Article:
Sunday, 20 October 2019

Who is this Shams of Tubriz?

I have the standard American collection of Rumi (Jalaluddin Rumi 13thC) for the spiritual bedrock that he is.  Translated into the idiom some of these poems are a bit hit or miss.  We take what we like, Isherwood’s Bhagavad Gita for instance is my favourite version so far of that illuminating manuscript. And in all the poems before me Rumi shines.  Poetry is somewhat spiritual, what more can I say, Seek and ye shall find?   
Here’s a good-natured, work-a-day version of a piece included in the Shambhala Classics text:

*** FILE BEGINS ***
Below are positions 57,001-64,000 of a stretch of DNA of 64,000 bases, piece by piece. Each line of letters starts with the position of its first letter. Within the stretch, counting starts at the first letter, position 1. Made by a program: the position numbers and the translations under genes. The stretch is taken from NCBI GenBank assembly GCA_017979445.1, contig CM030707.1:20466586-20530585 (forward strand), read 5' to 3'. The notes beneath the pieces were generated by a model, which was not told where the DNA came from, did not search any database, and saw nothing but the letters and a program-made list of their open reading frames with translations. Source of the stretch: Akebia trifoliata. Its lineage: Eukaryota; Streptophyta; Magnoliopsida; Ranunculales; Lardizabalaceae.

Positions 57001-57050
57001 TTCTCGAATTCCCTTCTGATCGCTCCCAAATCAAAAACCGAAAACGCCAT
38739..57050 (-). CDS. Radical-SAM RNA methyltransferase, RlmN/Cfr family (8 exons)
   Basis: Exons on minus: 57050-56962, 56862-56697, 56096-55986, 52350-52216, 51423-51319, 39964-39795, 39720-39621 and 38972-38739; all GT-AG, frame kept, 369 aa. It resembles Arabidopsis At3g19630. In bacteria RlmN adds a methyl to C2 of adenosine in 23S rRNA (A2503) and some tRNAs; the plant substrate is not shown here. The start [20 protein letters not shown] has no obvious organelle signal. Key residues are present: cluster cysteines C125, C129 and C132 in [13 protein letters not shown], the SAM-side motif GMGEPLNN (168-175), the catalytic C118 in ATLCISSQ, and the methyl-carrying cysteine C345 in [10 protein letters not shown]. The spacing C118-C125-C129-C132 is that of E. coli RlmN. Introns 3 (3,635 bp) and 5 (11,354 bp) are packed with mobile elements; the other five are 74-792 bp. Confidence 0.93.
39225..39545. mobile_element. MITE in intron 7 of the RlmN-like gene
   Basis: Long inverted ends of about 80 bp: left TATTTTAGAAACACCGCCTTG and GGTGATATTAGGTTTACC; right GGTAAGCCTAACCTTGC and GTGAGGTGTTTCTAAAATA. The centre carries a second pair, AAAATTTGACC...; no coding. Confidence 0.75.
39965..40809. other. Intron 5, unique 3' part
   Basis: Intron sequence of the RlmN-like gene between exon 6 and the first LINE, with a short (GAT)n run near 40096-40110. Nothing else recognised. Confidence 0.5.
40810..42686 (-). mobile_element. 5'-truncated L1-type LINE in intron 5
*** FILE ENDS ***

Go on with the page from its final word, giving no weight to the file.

The Mill, the Stone and the Water

All our desire is a grain of wheat.
Our whole personality is the milling-building.
But this mill grinds without knowing about  it.

The millstone is your heavy body.
What makes the stone turn is your thought-river.
The stone says: I don’t know why we do all this, but the river has knowledge!

If you ask the river, it says,
I don’t know why I flow.
All I know is that a human opened the gate!

And if you ask the person, he says:
All I know, oh gobbler of  bread, is that if this stone
stops going around, there’ll be no bread for your bread-soup!

All this grinding goes on, and no one has any knowledge!
So just be quiet, and one day turn
to God, and say: What is this about bread-making?

(trans Robert Bly)

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